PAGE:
Cast polyurethane technology at its essence is a duality of a very simple concept and extremely complex chemistry.
The difference between the two views of this technology can make a very dramatic difference in the end result.
At its simplest, cast polyurethane technology consists of bringing together two or more reactive chemicals in a liquid state and mixing them together at the appropriate ratio. This action causes a chemical reaction to occur which results in the chemicals phasing or turning into a solid shape. This of course, is what allows cast urethane materials to take on almost any shape or form imaginable. Unfortunately, this simple conceptual approach to processing urethanes can cause consumers of the end product to be very unhappy with the results if their chosen processor does not understand the underlying complexities of the chemistries, materials and processes.
On the other hand, if the processor understands the complexities involved with all aspects of the materials and processes, the parts made with this technology can be used with great success across a wide spectrum of applications. It is ultimately the understanding of these complexities that makes urethanes one of the most versatile materials in the world.
For instance, in some applications polyurethane parts may be subjected to a continuous oscillating force and resulting displacements (a perfect scenario for fatigue failure). It is a fact that the flex fatigue life of certain urethane materials can be affected by a factor of up to 10,000 times with a plus or minus 10 % change in the ratio of the mixed components. Without a doubt this could spell disaster if the processors are not well equipped and do not have the knowledge or controls in place to control the process.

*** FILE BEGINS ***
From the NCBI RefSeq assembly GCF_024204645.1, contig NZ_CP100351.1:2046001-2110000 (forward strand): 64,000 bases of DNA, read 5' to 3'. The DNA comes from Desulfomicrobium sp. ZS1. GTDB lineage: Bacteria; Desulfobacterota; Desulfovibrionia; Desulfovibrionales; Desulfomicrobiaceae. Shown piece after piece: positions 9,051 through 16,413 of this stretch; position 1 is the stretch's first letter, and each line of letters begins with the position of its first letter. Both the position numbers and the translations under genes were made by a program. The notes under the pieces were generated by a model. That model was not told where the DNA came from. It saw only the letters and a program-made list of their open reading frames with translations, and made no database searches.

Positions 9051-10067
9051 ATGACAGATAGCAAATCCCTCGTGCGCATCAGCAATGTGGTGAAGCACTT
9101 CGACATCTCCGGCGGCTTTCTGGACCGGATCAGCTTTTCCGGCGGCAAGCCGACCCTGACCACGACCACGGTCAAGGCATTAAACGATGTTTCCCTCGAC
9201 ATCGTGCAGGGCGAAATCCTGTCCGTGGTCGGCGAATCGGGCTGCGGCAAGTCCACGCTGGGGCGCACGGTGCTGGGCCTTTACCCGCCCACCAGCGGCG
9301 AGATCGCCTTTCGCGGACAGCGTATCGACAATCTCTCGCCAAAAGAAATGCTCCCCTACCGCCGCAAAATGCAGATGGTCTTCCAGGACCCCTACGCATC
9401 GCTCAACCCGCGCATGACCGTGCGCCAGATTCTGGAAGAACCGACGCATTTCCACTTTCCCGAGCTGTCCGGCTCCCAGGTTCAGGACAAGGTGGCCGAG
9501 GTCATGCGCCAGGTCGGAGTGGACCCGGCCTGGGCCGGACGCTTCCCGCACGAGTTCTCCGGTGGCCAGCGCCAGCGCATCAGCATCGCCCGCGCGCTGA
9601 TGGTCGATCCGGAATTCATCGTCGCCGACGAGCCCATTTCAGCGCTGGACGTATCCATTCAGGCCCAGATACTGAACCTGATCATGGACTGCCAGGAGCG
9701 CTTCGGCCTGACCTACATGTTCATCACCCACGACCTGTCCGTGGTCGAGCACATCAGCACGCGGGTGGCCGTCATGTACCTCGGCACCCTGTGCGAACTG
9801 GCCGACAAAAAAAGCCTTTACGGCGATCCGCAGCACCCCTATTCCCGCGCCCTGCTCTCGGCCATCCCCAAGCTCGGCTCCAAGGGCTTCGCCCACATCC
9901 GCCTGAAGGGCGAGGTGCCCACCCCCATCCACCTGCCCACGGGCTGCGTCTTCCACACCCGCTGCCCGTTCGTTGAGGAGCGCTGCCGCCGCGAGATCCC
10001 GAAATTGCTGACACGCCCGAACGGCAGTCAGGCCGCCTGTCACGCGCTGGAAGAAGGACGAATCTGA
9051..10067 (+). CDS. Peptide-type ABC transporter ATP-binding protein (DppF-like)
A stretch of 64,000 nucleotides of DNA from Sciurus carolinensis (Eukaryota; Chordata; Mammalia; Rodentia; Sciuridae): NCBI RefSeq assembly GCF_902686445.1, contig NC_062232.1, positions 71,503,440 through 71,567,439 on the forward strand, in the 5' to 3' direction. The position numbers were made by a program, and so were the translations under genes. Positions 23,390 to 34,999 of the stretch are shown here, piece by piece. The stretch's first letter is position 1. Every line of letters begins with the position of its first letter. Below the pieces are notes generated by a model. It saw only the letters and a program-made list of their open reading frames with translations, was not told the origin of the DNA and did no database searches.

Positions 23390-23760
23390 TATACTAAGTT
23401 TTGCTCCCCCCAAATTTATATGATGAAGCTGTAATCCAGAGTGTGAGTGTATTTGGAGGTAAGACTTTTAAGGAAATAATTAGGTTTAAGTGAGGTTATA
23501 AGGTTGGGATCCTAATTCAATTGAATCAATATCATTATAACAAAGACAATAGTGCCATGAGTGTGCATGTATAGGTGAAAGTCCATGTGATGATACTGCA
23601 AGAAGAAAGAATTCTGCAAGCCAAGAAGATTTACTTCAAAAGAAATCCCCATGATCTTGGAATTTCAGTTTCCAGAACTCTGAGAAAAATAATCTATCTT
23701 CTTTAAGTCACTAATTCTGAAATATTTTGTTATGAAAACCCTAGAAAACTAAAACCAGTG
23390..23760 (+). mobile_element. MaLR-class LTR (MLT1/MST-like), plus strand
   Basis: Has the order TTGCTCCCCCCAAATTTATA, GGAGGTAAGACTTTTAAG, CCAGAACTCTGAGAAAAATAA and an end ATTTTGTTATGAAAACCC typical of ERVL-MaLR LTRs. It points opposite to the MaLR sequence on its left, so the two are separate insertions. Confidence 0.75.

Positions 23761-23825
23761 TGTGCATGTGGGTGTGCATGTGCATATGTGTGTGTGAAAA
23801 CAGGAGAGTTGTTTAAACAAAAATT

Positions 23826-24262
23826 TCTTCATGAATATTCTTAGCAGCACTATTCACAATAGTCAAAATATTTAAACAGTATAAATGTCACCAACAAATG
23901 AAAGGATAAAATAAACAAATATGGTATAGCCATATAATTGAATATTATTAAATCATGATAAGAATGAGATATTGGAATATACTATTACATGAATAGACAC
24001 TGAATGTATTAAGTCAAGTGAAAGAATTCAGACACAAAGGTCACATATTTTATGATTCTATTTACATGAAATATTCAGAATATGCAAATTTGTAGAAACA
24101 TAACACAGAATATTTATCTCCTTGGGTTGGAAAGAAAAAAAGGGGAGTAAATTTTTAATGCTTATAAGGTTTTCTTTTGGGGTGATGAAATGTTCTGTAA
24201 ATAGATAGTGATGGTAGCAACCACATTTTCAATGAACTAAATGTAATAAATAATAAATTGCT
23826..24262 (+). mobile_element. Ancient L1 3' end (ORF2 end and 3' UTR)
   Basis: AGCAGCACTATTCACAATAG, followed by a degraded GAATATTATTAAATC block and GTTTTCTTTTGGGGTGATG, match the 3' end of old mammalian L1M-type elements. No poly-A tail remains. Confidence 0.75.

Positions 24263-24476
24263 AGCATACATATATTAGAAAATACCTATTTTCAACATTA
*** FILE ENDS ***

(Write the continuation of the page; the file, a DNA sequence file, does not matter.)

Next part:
A broad knowledge of material chemistries and the process variables as stated above is key to the success of any part in any given application. If given the chance to work on your application, rest assured that C.U.E. Incorporated will take into account all of the complexities, and further, have the knowledge and state-of-the-art equipment necessary to control the important underlying variables associated with this technology.
Please keep this in mind as you read through our Urethane Basics Section. The blue highlighted words will automatically link you to a Glossary of Terms page. Please feel free to glance at this page if you would like a deeper explanation of any term or lingo.
The cast urethane technology at CUE Inc. is based primarily on two component “thermosetting”, “prepolymer” chemistry. Hundreds, if not thousands, of urethane compounds can be derived from this chemistry and it is widely viewed as the chemistry of choice when materials having demanding properties are required. Below is just a brief explanation of the chemicals, processes and calculations used to manufacture these tough and durable cast polyurethanes.
The first step in prepolymer chemistry is to produce a precursor to the final product by reacting a polyol component with an excess of an isocyanate component. This results in what is known as an isocyanate-terminated prepolymer. The ratio of the reactive groups of the polyol and isocyanate are closely measured during this process and the resultant product has an excess of reactive isocyanate left over for processors like C.U.E. Inc. to complete the reaction. These reactive isocyanate groups that remain are measured as “% NCO”. This % NCO is used in “Stoichiometry” calculations by processors to determine the correct amount of curative needed to complete the reaction and produce high quality polyurethane materials. The specific type of polyol, isocyanate, and curative used, combined with the processors abilities, determine the end properties of the finished product. The most common polyols include “Polyether (PPG, PTMEG), Polyester, and Polycaprolacotne types. Isocyanate terminated prepolymers are commercially available in “Aromatic (TDI, MDI, PPDI)” or “Aliphatic” versions. Curative components are typically short-chain glycols or diamines such 1,4-butanediol and MOCA.